• I wrote what I thought was half the book and suddenly realized that there was this huge, gaping hole in the middle of the plot ... The whole profile of the books got so much higher since the third one and there was an edge of external pressure. - The Wizard Behind the Harry Potter

  • It took a year for my agent, Christopher, to find a publisher. Lots of them turned it down. Then, finally, in August 1996, Christopher telephoned me and told me that Bloomsbury had ‘made an offer.’ I could not quite believe my ears. ‘You mean it’s going to be published?’ I asked, rather stupidly. ‘It’s definitely going to be published?’

  • So why do I talk about the benefits of failure? Simply because failure meant a stripping away of the inessential. I stopped pretending to myself that I was anything other than what I was, and began to direct all my energy into finishing the only work that mattered to me. Had I really succeeded at anything else, I might never have found the determination to succeed in the one arena I believed I truly belonged. I was set free, because my greatest fear had been realised, and I was still alive, and I still had a daughter whom I adored, and I had an old typewriter and a big idea. And so rock bottom became the solid foundation on which I rebuilt my life.

  • So given a Time Turner, I would tell my 21-year-old self that personal happiness lies in knowing that life is not a check-list of acquisition or achievement.

  • Though I personally will defend the value of bedtime stories to my last gasp, I have learned to value imagination in a much broader sense. Imagination is not only the uniquely human capacity to envision that which is not, and therefore the fount of all invention and innovation. In its arguably most transformative and revelatory capacity, it is the power that enables us to empathise with humans whose experiences we have never shared.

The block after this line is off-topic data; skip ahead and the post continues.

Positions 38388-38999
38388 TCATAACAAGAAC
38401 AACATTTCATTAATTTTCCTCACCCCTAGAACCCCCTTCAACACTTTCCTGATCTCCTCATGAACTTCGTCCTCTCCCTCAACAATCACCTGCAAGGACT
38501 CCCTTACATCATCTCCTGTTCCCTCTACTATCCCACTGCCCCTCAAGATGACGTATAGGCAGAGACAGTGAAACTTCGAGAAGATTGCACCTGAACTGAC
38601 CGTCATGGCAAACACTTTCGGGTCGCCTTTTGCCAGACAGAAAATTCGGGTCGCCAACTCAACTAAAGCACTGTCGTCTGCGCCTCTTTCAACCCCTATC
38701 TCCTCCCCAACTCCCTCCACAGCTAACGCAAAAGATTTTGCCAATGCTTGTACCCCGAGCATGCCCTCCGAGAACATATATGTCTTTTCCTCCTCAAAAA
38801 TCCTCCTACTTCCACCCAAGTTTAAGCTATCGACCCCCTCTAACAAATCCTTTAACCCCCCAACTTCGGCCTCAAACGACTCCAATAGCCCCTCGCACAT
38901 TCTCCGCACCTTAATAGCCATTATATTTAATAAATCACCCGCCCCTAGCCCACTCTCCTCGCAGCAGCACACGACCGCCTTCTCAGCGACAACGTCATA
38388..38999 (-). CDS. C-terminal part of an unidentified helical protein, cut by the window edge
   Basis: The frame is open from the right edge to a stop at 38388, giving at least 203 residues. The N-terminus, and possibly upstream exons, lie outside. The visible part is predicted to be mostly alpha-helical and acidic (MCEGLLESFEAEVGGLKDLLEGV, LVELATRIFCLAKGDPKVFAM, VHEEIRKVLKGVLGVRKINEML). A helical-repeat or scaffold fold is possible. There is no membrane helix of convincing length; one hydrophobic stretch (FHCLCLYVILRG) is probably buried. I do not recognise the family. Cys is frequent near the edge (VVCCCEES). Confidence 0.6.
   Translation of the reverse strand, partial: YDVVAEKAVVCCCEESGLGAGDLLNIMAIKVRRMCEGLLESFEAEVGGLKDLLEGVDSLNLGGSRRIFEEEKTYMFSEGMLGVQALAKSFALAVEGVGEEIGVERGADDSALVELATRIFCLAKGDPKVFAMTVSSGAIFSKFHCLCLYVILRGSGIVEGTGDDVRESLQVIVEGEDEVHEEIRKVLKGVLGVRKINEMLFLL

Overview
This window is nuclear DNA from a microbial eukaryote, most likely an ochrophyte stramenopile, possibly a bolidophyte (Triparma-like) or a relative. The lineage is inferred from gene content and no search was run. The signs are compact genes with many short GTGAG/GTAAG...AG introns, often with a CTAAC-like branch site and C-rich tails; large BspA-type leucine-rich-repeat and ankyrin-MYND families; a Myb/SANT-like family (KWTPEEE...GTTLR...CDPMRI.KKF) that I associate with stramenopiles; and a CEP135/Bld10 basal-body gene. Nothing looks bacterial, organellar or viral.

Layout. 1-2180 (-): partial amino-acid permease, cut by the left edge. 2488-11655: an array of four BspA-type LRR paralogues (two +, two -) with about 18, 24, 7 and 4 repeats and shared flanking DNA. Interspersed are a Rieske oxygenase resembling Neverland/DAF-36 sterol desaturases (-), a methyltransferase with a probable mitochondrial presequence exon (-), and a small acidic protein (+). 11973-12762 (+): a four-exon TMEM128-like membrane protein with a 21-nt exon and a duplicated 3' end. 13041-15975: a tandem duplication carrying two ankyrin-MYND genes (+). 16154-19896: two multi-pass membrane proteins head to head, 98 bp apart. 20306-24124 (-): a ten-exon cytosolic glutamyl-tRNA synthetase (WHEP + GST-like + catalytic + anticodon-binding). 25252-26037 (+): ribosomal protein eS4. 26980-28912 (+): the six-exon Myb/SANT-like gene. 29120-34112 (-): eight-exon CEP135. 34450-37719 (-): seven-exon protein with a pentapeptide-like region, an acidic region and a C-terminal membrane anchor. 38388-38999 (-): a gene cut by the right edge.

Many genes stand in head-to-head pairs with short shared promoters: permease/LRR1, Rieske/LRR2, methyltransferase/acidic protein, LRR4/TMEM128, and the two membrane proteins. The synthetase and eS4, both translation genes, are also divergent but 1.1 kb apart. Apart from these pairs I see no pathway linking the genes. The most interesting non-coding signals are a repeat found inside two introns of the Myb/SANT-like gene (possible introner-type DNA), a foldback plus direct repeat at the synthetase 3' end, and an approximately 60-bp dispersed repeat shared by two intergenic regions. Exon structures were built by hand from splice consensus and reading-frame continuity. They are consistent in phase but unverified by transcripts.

• Unlike any other creature on this planet, humans can learn and understand, without having experienced. They can think themselves into other people’s places.

  • One of the many things I learned at the end of that Classics corridor down which I ventured at the age of 18, in search of something I could not then define, was this, written by the Greek author Plutarch: What we achieve inwardly will change outer reality.

  • ...we touch other people’s lives simply by existing.

  • We do not need magic to change the world, we carry all the power we need inside ourselves already: we have the power to imagine better.

  • (In quoting Seneca): As is a tale, so is life: not how long it is, but how good it is, is what matters.
I hope you find these as informative and inspirational as I have. Please, share more. What are your favorite quotes from JKR as they relate to writing, imagination, or inspiration?

Sources: Accio-Quote Harvard Magazine Veritaserum Quips and Tips for Successful Writers For more on JKR on writing: JK Rowling's Commencement Address at Harvard (A MUST read!) WordCount article by Michelle Rafter